On the New York Review of Books blog, Michael Greenberg reflects on the protests in the wake of the grand-jury decision over the Eric Garner case: “Nationally, a shift of consciousness seems to have taken place, a budging of fixed ideas about African-Americans and law enforcement. Policing has become a civil rights issue.”

    And, on the Harper’s blog, Sam Frank reports on Manhattan’s three-day TechCrunch Disrupt conference: “Everyone at TechCrunch Disrupt appreciated disruption immensely. What’s not to love? Select startup founders get rich, customer-citizens get more for less, and the only losers are old-guard industries (never mind those they employ).”

    Marlon James

    Marlon James

    In a recent interview with Gawker, Marlon James talked about his much praised book, A Brief History of Seven Killings, and his writing process: “With Seven Killings I was risking everything. I was risking explicitness. . . . Risking messing with genre just because I felt like it. Writing something because I felt like it as opposed to having this idea of what is good literature or even an idea of what’s a good paragraph.”

    Taylor Swift, Scarlett Johansson, Oprah, and George R.R. Martin feature on Barbara Walters’s 2014 “10 Most Fascinating People” list.

    Lupita Nyong’o and David Oyelowo will co-star in a film adaptation of Chimamanda Ngozi Adichie’s Americanah.

  • December 17, 2014

    At n+1, Nicholas Dames writes about a handful of books based in the 1970s, among them Rachel Kushner’s The Flamethrowers, Jhumpa Lahiri’s The Lowland, Norman Rush’s Subtle Bodies, and Darcey Steinke’s Sister Golden Hair. “Here is the territory the novels evoke: a mythic late summer, spacious, unsupervised, a little druggy, a little restless, hedged only by the feeling that everything is about to end,” Dames explains. The nostalgia is intense. But “what if one could imagine a nostalgia that didn’t idealize, that in fact celebrated a past moment’s stubborn resistance to idealization, that coexisted with anhedonia? The twist of these novels . . . is that they aren’t yearning for any belle epoque — but they yearn nonetheless.”

    Kathryn Schulz

    Kathryn Schulz

    Nieman Journalism Labs pokes fun at Buzzfeed by suggesting that they’ll hire a public editor—like the New York Times‘ Margaret Sullivan—in 2015.

    Layoffs at the New York Times that were planned in October will begin being announced to staffers today. Most people let go will receive two weeks of pay, but a few who began working before 1994 will receive a salary for fifteen weeks.

    Newsweek, on the other hand, is hiring—the magazine just brought on seven people to the editorial staff.

    And the New Yorker has hired Kathryn Schulz, who’s been New York Magazine’s book critic since 2012. She’ll write book reviews for the magazine and occasional web pieces.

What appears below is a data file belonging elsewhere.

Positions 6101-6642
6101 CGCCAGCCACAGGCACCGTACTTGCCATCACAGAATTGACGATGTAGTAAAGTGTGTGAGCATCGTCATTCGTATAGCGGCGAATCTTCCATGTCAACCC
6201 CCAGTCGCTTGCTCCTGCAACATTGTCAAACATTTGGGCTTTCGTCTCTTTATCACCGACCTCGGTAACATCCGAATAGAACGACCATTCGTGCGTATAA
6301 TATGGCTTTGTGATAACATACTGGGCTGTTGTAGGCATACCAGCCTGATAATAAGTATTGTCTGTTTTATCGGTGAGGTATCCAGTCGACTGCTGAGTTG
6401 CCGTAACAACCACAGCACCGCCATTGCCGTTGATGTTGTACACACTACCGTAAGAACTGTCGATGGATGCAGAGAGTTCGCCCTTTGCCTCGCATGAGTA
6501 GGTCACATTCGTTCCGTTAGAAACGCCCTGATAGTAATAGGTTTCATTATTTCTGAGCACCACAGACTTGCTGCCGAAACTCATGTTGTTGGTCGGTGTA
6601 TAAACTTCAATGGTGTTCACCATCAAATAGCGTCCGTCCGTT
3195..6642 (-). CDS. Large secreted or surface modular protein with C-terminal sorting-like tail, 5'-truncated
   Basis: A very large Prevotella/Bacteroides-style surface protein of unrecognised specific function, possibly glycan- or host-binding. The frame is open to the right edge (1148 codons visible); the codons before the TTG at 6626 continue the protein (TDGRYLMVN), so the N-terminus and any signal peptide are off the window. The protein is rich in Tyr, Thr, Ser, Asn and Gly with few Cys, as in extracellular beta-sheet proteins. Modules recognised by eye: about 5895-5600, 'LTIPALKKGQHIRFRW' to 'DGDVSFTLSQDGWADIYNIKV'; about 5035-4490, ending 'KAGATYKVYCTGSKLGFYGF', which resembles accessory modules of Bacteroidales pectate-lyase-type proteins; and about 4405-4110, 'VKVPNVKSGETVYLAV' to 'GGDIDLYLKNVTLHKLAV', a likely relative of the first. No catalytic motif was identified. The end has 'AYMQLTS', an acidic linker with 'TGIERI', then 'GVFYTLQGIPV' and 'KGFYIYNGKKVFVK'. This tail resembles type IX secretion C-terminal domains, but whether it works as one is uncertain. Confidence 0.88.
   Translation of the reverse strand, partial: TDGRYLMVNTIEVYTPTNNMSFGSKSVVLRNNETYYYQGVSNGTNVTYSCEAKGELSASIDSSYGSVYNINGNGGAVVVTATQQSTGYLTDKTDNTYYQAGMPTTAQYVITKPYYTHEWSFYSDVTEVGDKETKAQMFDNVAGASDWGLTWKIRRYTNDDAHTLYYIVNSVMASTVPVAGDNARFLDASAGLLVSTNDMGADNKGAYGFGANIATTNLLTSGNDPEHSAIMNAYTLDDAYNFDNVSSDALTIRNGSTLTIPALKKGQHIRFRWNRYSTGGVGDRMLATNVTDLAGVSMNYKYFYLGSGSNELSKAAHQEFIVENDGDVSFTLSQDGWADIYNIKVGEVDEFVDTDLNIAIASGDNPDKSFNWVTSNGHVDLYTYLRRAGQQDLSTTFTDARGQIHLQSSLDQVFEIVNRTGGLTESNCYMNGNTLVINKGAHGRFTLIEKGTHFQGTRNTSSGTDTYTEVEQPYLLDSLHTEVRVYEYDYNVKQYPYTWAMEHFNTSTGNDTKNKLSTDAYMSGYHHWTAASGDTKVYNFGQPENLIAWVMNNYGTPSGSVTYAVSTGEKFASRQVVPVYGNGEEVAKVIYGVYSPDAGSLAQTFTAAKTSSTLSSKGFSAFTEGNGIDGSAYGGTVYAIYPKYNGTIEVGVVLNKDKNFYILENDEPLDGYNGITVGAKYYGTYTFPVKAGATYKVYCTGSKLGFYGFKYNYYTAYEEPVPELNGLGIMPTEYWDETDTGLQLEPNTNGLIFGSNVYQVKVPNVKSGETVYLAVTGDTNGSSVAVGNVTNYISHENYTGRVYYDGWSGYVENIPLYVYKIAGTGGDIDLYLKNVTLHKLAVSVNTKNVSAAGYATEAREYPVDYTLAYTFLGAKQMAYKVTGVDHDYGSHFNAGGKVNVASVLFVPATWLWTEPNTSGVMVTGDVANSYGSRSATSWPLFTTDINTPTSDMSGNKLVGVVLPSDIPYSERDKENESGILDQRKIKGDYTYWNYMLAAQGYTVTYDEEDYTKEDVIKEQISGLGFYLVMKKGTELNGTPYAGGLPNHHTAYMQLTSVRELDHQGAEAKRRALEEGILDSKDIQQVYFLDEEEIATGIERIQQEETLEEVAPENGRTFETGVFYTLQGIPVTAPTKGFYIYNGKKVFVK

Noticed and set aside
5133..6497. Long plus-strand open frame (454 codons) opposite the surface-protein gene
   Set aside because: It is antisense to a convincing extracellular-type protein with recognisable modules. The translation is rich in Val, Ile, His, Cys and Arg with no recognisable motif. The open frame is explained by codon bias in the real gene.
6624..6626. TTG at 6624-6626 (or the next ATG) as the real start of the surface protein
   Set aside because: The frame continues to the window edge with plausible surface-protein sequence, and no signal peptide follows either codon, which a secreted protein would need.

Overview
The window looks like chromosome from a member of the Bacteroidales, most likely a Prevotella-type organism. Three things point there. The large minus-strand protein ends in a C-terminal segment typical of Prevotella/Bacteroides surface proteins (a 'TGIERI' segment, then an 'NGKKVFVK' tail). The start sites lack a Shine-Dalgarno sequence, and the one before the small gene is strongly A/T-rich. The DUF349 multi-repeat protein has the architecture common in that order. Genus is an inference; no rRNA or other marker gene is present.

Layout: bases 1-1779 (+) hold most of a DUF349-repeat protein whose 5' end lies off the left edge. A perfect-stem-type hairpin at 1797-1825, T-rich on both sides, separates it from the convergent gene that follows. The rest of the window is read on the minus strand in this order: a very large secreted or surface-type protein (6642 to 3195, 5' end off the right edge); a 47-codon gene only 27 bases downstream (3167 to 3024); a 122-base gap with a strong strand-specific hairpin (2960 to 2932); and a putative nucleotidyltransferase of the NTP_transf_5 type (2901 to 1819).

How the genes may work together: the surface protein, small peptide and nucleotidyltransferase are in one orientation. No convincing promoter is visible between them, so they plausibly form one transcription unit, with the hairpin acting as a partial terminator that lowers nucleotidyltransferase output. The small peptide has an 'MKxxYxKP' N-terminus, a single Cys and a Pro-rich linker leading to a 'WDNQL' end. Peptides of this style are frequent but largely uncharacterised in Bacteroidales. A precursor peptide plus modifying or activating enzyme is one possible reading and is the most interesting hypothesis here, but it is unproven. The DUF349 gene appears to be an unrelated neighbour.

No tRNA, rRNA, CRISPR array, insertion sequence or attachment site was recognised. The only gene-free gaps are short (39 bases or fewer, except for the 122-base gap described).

• December 16, 2014

    Vice Media may explore an initial public offering next year after a “deal spree.” Two funds recently invested $250 million each in the company. “This is the birth of the next big media brand,” said CEO Shane Smith.

    James Patterson just gave away the third and final round of donations to independent bookstores across the country. He spent more than a million dollars this year helping out 187 bookstores with children’s book sections. The figure is pocket change for Patterson, who made ninety million last year, according to a Vanity Fair profile. The “relentless writing machine” has 130 titles to his name, and has sold more books than anyone in the world. In 2013, one out of every twenty-six books sold was written by him (and one of his crew of co-writers).

    Laura Kipnis

    Laura Kipnis

    A New York magazine story about a high school kid, Mohammed Islam, who made a killing on the stock market is simply not true, according to said investment wiz, who is very sorry for lying about it. New York is feeling sorry too: “We were duped. Our fact-checking process was obviously inadequate.”

    Tonight at the French Institute Alliance Française in New York, Laura Kipnis will introduce a screening of Francois Truffaut’s 1977 film The Man Who Loved Women, the story of an irrepressible lothario, the kind of creepy-cool male obsessive who’d be very much at home in Kipnis’s new book, Men: Notes from an Ongoing Investigation (Kipnis will sign copies after the movie)Read Kerry Howley’s review here.

  • December 15, 2014

    Late last week, the website Our Bad Media published “A Guide for Journalists: Understanding why Malcolm Gladwell Is a Plagiarist.” Included are a number of comparisons between Gladwell’s articles and articles by other writers that he most likely drew from but did not cite. Contacted by the Poynter media journalist Andrew Beaujon, New Yorker editor David Remnick responded to the blog post: “The issue is not really about Malcolm. And, to be clear, it isn’t about plagiarism. The issue is an ongoing editorial challenge known to writers and editors everywhere — to what extent should a piece of journalism, which doesn’t have the apparatus of academic footnotes, credit secondary sources? It’s an issue that can get complicated when there are many sources with overlapping information.